Don't Tell China. Did North Korea Offer to Help Taiwan Build Submarines?
Back in 2019, various Taiwanese media outlets reported that North Korea and Taiwan discussed the transfer of North Korean submarine technology to Taiwan.
(Editor's Note 4/2/2021: This first appeared in 2019 and was reposted due to reader interest.)
Here's What You Need to Remember: North Korea provided materials and data on three of North Korea’s designs, the coastal Sang-O-class submarine and the midget Yugo-class and Yono-class submarines to their Taiwanese contact. North Korea even indicated that it was willing to license the production of these submarines to Taiwan.
Submarines are a critical asset for Taiwan’s Navy, the Republic of China Navy (ROCN). They provide critical intelligence gathering, patrol, and deterrence capabilities in the Taiwan Strait. However, they are few in number. The ROCN only operates four submarines, only two of which are used operationally.
Pressure by the People’s Republic of China on would-be exporters has prevented Taiwan from buying full submarines abroad, so Taiwan has started its own indigenous submarine program. This program has attracted the usual European and American partnerships, but some other nations appear to have thrown their hat into the ring.
Surprisingly, North Korea is one of these nations. It was recently reported in various Taiwanese media outlets that North Korea and Taiwan discussed the transfer of North Korean submarine technology to Taiwan. According to one account, the attempted transfer was facilitated by the North Korean Central Military Commission. The commission asked senior figures in North Korea if export was acceptable. Leadership concluded that Taiwan was not actively hostile towards North Korea and relations were cordial enough, so the export was approved.
North Korea then provided materials and data on three of North Korea’s designs, the coastal Sang-O-class submarine and the midget Yugo-class and Yono-class submarines to their Taiwanese contact. North Korea even indicated that it was willing to license the production of these submarines to Taiwan.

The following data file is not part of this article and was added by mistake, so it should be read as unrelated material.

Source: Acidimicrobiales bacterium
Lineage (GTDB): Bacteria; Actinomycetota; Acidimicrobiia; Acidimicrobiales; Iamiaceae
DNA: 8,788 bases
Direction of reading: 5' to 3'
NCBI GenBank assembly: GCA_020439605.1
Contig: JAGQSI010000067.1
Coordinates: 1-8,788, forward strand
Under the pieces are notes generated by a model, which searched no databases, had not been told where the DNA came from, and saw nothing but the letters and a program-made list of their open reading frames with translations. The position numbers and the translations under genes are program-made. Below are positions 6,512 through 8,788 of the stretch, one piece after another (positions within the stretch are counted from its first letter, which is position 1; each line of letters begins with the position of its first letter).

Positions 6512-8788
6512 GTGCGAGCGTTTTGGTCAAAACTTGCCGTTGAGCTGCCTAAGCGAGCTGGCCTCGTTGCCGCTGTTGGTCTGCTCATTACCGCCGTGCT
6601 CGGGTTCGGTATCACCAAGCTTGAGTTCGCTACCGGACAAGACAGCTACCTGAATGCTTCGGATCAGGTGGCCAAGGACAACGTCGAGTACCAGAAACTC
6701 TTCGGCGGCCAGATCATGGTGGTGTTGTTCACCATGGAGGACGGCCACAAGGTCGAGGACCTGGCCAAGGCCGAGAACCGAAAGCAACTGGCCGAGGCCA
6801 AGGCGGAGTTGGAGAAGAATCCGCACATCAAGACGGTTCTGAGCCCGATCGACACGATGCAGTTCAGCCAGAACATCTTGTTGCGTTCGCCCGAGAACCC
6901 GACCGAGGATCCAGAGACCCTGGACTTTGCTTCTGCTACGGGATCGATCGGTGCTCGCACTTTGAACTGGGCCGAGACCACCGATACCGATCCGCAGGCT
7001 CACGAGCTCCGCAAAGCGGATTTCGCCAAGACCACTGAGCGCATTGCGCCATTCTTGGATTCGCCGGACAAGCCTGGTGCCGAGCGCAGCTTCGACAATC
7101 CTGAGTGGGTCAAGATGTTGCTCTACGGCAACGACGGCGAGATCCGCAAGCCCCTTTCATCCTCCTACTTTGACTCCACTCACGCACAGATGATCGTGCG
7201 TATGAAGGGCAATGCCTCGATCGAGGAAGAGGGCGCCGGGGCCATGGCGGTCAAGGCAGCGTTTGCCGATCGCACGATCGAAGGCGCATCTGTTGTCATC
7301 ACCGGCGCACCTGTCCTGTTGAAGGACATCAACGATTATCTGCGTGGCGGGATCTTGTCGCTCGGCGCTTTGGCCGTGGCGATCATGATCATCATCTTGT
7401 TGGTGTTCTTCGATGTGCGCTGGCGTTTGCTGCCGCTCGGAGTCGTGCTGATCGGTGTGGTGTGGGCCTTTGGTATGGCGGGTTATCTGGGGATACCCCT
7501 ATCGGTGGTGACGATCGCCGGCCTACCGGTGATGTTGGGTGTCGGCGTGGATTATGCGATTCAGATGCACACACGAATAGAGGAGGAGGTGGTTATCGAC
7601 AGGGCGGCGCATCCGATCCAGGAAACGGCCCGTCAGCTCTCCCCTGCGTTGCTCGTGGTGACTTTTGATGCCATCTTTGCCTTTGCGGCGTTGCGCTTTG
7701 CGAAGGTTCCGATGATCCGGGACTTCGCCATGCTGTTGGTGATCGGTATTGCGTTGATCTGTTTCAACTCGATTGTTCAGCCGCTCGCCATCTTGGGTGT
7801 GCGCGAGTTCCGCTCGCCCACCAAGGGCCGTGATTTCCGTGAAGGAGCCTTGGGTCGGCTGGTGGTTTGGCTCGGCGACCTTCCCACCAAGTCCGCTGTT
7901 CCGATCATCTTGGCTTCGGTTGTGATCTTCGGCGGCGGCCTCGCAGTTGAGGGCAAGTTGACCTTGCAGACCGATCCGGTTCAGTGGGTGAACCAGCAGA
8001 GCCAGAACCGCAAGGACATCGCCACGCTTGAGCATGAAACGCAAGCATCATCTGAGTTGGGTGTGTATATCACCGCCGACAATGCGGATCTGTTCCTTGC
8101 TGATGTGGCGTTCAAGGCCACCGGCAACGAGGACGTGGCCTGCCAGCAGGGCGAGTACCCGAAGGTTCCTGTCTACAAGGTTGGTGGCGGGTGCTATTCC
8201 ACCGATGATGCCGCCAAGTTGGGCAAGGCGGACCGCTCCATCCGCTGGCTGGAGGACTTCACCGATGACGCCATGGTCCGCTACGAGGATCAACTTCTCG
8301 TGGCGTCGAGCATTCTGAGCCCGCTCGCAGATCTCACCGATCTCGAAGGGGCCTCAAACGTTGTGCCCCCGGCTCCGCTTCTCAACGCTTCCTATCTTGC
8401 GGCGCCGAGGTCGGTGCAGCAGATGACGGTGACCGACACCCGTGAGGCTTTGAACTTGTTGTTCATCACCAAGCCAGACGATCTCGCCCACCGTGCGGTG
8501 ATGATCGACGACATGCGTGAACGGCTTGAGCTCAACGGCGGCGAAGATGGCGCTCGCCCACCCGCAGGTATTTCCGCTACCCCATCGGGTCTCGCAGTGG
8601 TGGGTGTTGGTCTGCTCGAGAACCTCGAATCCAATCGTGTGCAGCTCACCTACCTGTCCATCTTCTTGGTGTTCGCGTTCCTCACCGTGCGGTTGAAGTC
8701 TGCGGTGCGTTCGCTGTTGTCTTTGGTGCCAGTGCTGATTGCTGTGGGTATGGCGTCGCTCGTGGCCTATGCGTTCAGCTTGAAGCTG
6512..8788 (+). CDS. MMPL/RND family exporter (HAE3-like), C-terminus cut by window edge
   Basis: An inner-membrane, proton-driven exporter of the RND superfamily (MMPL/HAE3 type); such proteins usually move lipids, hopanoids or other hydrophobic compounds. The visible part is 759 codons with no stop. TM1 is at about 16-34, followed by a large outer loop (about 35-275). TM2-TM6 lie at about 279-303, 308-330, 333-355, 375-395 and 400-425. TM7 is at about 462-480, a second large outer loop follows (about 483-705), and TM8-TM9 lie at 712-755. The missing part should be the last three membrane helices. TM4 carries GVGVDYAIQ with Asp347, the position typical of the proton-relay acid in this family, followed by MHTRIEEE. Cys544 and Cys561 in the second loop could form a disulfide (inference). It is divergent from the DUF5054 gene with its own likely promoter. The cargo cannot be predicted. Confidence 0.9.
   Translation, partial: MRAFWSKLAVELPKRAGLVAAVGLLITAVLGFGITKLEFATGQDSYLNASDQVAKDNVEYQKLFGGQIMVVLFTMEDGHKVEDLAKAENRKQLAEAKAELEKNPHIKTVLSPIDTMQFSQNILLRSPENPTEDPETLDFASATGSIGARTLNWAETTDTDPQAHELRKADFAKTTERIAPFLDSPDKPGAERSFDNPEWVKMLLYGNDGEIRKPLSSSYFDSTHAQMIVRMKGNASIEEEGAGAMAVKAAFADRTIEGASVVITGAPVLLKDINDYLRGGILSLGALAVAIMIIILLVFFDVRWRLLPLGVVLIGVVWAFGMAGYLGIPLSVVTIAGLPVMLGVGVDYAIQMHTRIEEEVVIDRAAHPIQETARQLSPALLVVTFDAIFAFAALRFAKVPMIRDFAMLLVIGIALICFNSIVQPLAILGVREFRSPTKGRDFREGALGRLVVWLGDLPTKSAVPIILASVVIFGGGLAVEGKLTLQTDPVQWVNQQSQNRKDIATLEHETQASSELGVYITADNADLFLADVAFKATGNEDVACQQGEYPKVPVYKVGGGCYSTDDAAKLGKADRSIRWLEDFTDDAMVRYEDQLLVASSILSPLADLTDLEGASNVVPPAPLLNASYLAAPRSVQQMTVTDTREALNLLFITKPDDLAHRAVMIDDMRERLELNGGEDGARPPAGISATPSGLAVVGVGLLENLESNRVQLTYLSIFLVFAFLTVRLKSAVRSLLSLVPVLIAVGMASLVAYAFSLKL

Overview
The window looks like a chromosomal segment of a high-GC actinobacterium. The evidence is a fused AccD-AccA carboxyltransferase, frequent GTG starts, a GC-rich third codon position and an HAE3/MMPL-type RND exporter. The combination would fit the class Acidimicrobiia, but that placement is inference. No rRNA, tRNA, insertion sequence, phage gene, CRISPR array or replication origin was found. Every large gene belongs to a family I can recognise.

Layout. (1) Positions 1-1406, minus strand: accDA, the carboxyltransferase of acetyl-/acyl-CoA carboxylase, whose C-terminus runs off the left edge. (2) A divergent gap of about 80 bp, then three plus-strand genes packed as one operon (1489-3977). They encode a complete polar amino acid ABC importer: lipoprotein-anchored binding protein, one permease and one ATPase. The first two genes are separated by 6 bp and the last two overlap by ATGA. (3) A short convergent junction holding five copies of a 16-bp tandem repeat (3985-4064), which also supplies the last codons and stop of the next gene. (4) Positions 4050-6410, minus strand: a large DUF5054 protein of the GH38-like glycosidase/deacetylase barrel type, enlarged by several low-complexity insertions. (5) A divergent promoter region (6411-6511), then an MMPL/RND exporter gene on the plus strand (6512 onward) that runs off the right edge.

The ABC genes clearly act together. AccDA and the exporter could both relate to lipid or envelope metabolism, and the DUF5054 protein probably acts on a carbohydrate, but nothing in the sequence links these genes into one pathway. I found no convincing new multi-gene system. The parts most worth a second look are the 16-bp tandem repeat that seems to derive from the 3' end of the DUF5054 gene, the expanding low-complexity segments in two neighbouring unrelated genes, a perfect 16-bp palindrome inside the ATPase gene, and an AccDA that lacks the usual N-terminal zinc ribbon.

However, military sources familiar with Taiwan’s submarine project have suggested that these plans are wholly unsuitable for Taiwan’s needs, as Taiwan needs a larger submarine than the kind that was provided.
A different media outlet’s account adds more details. In this account, the North Korean contact mechanism is made more clear: they decided to bid on the submarine contact through a Taiwanese corporate partner. This account also suggests that Taiwan was most interested in the North Korean Air-Independent Propulsion (AIP) system.
The AIP system is crucial for a modern submarine: it allows a submarine to be more stealthy by reducing the amount of time it stays surfaced. However, whether North Korea actually has mature AIP technology or not is up to debate, as none of their operational submarines are known to use it. Taiwan included AIP in the original specifications for its submarine project, but later abandoned it due to cost reasons.
The report then goes onto say that the Taiwanese military sent a representative to North Korea to confirm the sincerity and capability of North Korea to follow through on the deal. However, in the end, Taiwan decided not to go through with it due to “sanctions against North Korea.”
Regardless of who initiated the deal, the affair may suggest that North Korea is becoming increasingly desperate for trade and economic opportunities due to the level of which they have become isolated from the outside world.
However, the decision of North Korean leadership to initiate contact with Taiwan may come as a slight surprise given how the People’s Republic of China (PRC) has punished other countries for engaging with Taiwan and NK’s traditional reliance on the PRC. However North Korea’s relationship with the PRC has been fluid in recent years, and their offer of assistance to Taiwan may be a political move used to bargain as opposed to a serious economic military offer.
Charlie Gao studied Political and Computer Science at Grinnell College and is a frequent commentator on defense and national security issues.